By RHEA-FRANCES TETLEY – Staff Writer
(Photos by Rhea-Frances Tetley)
Sixteen Scouts from Moreno Valley Boy Scout Troop 111 recently came to Snow Valley to earn their Snow Sports merit badge. Snow Valley’s instructors helped the boys, many of whom hadn’t skied before, learn the basics of skiing or snowboarding. After demonstrating their skills, the Scouts were signed off to earn the merit badge.
Scout leaders were very supportive and learned more about skiing while there, as well. Troop 111 also has three very active girls in the troop.
One of their scouts, 15-year-old Joshua Miller, is an amputee, having lost one of his legs, and wears a prosthetic leg. He got a private lesson from specially trained instructor Tammy Donarummo, under coordination from the Rim Special Athletes (RSA) program at Snow Valley.
Donarummo is trained on helping those with different needs to be a successful skier. After a two-hour lesson, Joshua had the basic skills needed to earn the merit badge, including how to do right and left turns and a wedge and successfully getting both legs to coordinate together for a fun skiing experience.
Joshua, who is a ninth-grade student at Canyon Springs High School in Moreno Valley, finished the day with a great big smile on his face due to the successes he felt and the people he’d met while on the slopes.
“I had an awesome day,” he said. His mother, Danette Miller, agreed this day was one that will continue to motivate Joshua for a long time. Joshua is very focused and was a former Shrine Ambassador for five years for Shriner’s Hospital.
The Scouts were at Snow Valley on the same day as disabled veterans from San Diego, which created an excellent opportunity for Joshua to meet the veterans, and it was not by accident. This opportunity was planned for Joshua by RSA Coordinator Jack Cooperman to meet several veterans with prosthetic legs, inside the RSA ski office, leading to inspiring interactions between them. Joshua wants to become a member of the National Guard when he grows up and is enrolled in ROTC at school.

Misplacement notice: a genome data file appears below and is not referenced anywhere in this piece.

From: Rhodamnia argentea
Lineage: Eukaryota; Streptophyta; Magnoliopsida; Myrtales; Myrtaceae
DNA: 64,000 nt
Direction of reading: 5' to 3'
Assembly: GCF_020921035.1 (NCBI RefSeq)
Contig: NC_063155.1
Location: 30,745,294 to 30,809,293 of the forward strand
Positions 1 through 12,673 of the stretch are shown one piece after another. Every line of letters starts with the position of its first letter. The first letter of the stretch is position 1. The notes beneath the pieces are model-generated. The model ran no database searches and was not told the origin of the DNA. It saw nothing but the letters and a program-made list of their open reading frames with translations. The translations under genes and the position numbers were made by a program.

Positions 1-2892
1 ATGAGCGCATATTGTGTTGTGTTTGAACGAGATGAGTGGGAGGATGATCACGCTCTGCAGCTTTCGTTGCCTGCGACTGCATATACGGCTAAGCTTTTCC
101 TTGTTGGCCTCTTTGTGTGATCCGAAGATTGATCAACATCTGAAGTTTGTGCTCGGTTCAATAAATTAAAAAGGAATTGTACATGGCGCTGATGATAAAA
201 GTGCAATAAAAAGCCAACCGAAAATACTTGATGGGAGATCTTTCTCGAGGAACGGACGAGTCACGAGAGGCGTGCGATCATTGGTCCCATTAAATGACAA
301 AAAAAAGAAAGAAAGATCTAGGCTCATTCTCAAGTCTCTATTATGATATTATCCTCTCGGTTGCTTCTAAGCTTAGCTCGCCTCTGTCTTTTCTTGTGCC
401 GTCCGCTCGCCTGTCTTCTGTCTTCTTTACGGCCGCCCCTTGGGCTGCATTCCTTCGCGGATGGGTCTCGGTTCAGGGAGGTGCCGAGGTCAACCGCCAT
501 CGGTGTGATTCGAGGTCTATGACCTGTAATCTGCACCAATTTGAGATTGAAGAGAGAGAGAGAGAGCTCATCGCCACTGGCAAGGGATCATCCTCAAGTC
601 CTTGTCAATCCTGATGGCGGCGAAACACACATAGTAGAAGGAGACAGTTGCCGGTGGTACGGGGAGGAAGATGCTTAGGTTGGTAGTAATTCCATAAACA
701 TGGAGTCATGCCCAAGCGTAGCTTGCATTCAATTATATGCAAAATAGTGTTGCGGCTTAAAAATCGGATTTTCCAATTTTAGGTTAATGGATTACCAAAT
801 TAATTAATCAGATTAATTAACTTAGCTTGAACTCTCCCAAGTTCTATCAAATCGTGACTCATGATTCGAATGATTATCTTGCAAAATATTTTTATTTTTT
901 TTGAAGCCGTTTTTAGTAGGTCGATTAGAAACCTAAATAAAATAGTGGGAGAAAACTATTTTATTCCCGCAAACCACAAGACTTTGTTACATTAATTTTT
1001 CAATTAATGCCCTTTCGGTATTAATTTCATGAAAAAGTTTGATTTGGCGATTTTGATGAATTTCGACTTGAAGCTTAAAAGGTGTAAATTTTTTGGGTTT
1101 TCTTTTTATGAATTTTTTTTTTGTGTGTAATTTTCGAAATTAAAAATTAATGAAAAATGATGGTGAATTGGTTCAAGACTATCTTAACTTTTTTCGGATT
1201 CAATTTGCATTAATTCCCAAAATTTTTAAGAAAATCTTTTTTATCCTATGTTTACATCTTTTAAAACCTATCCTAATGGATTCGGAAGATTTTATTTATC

One of the men Joshua met that day has two prosthetic legs as a result of a birth defect and he loves to snowboard. His impact on Joshua was very inspiring, as he encouraged Joshua to go for his dreams and work for his goals. They also discussed the struggle of getting stiff ski boots onto and off a prosthetic foot, finding they had much in common, despite a difference in age.
Although their interaction was short in duration, it was impactful as it encouraged Joshua to continue to challenge himself and work to reach his stated goal to become an Eagle Scout and to not allow his amputation and prosthetic leg become an excuse for not achieving all he desires to accomplish.
The Rim Special Athletes Foundation has been offering disabled veterans and others with prosthetics and even the blind the opportunity to learn how to ski. This day, the vets arrived and skied through an RSA-coordinated ski therapy program offered by the San Diego Veteran’s Recreational Program that comes to Snow Valley, under the direction of Heather Cargill. One of their veterans, Jake, was learning to operate a mono-ski controlled with riggers held in his hand like ski poles. He said it was quite wonderful to be able to go out on the slopes and again experience the thrill of skiing. This was his second trip with the vets to Snow Valley and he went up to the mountaintop to ski down. It takes great upper body strength to independently operate riggers that maneuver the mono-ski that is supplied by RSA at no additional charge to those athletes needing them, but they must be reserved in advance.
RSA enables almost anyone with a disability who has the desire to ski, and RSA has the equipment to do so. They have mono- and bi-ski units that can be operated by those who cannot stand up and specially trained instructors who can teach the skills necessary to overcome physical or mental obstacles that may make skiing more challenging, but rarely impossible.
Snow Valley is the oldest continually operating ski resort in Southern California. This season, it was purchased by the Alterra Mountain Company, which also operates two ski resorts in Big Bear and others nationwide. The new company promises it will continue to deliver excellent skiing experiences for snow enthusiasts. They plan no major changes this season and, with the current snow conditions, they are not sure how long into April or May Snow Valley will be able to operate, as it greatly depends on the weather. However, with the recent storms, it appears it will be operating though at least spring break for most schools.
Snow Valley has 32 trails, over 240 acres, 13 ski lifts, including one six-person high speed lift, six double-chair lifts, five triple-chair lifts and one conveyer. The vertical from the top is 1,041 feet.
For more information, call (909) 867-2751 or visit www.snow-valley.com.